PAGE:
March 6th, 2014
According to Politico.com: “NTSB Administrative Law Judge Patrick Geraghty ruled Thursday that the policy notices the FAA issued as a basis for the ban weren’t enforceable because they hadn’t been written as part of a formal rulemaking process.”
The case of course is the case against “Trappy” (Raphael Pirker that we’ve been following for months.
Congratulations to Brendan Schulman Trappy’s lawyer. Brendan’s comment is: “This is a victory for technology, in my opinion.”
According to the Politico article the FAA can appeal the decision to the DC US Court of Appeals or it could issue an emergency rule banning small drone use.
Update Mar 7, 2014: Peter Sachs interpretation of the ruling at DroneLawJournal.com (Peter is a lawyer) is:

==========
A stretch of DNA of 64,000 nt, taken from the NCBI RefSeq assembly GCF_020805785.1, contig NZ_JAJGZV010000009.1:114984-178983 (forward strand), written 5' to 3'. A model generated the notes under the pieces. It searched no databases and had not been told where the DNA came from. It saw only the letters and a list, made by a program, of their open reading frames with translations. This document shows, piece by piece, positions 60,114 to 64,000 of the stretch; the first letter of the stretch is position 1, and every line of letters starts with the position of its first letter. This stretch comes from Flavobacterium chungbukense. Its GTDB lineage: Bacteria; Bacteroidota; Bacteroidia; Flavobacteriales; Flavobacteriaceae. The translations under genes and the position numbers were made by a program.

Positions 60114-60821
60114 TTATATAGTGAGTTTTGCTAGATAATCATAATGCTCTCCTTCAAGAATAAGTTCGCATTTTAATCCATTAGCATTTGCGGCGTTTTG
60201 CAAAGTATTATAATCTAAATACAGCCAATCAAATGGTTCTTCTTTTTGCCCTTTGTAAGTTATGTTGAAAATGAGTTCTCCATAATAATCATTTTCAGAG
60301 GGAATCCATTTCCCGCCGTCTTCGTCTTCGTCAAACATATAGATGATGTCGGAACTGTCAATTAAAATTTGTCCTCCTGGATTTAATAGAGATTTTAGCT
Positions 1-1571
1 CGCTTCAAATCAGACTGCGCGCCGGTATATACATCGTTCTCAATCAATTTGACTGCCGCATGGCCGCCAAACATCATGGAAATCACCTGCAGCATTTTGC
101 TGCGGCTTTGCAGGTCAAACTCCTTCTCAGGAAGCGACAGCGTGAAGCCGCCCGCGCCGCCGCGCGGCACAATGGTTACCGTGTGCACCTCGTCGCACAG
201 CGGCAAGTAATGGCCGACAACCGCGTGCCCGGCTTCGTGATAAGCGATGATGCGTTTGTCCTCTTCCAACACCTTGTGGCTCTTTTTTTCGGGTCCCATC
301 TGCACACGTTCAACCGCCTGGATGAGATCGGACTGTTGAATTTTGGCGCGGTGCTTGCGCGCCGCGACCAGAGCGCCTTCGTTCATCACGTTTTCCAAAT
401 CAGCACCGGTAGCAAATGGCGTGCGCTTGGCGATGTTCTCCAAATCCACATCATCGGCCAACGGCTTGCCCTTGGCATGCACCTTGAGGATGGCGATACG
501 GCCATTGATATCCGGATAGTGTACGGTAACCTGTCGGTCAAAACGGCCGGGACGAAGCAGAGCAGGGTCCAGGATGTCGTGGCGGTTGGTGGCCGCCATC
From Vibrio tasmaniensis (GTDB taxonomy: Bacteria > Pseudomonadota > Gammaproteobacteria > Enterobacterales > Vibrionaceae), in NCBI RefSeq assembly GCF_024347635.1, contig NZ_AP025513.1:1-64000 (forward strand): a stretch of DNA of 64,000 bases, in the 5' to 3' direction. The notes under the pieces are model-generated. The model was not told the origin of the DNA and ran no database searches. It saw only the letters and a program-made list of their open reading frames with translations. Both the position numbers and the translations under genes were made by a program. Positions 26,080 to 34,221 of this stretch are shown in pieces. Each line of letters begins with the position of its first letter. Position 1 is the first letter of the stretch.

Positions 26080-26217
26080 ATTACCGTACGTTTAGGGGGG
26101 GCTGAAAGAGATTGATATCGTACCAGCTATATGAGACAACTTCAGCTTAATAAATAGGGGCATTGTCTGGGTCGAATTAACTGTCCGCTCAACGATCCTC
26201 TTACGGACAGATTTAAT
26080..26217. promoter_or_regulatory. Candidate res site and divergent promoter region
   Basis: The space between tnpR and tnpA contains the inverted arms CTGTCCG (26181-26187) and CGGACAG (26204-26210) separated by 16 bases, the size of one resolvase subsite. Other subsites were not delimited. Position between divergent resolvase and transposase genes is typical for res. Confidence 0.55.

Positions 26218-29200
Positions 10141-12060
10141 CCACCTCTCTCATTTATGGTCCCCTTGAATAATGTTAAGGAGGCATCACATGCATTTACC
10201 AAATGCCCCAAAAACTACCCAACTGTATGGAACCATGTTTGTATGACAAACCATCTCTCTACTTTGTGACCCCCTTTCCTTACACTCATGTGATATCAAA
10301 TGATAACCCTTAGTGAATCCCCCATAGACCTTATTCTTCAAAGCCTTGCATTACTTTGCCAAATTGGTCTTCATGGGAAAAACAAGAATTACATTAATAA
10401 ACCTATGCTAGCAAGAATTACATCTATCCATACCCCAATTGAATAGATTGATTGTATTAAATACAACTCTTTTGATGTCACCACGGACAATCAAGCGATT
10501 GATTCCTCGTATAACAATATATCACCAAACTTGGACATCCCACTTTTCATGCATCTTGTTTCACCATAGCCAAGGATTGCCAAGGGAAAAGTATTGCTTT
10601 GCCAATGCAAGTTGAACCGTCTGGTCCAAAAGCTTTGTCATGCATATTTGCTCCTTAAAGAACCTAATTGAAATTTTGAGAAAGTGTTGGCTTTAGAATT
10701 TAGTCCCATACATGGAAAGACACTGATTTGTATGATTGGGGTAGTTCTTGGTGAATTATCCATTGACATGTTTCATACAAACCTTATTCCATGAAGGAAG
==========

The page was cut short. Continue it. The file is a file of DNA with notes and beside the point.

Right now, you may legally operate a remote-controlled model aircraft in any manner you choose whether for pleasure or for profit. You are not subject to any federal aviation regulations. If you wish to make Advisory Circular 91-57 your “self-imposed law,” that’s perfectly fine and not a bad idea, but legally you are not required to do so. Use commonsense and operate with safety in mind and you should be fine.
Remember, this will change in the future. Once the FAA does promulgate regulations, as it is required to do under the FMRA of 2012, RCMA operated commercially will not fall under the hobbyist (Section 336) exception.
Update Mar 7, 2014: Oops… hold one there folks. The FAA has appealed yesterdays decision to dismiss. According to faa.gov:
The FAA is appealing the decision of an NTSB Administrative Law Judge to the full National Transportation Safety Board, which has the effect of staying the decision until the Board rules. The agency is concerned that this decision could impact the safe operation of the national airspace system and the safety of people and property on the ground.
Update Mar 9, 2014:
Here is mashable.com article which has a statement from Raphael Pirker.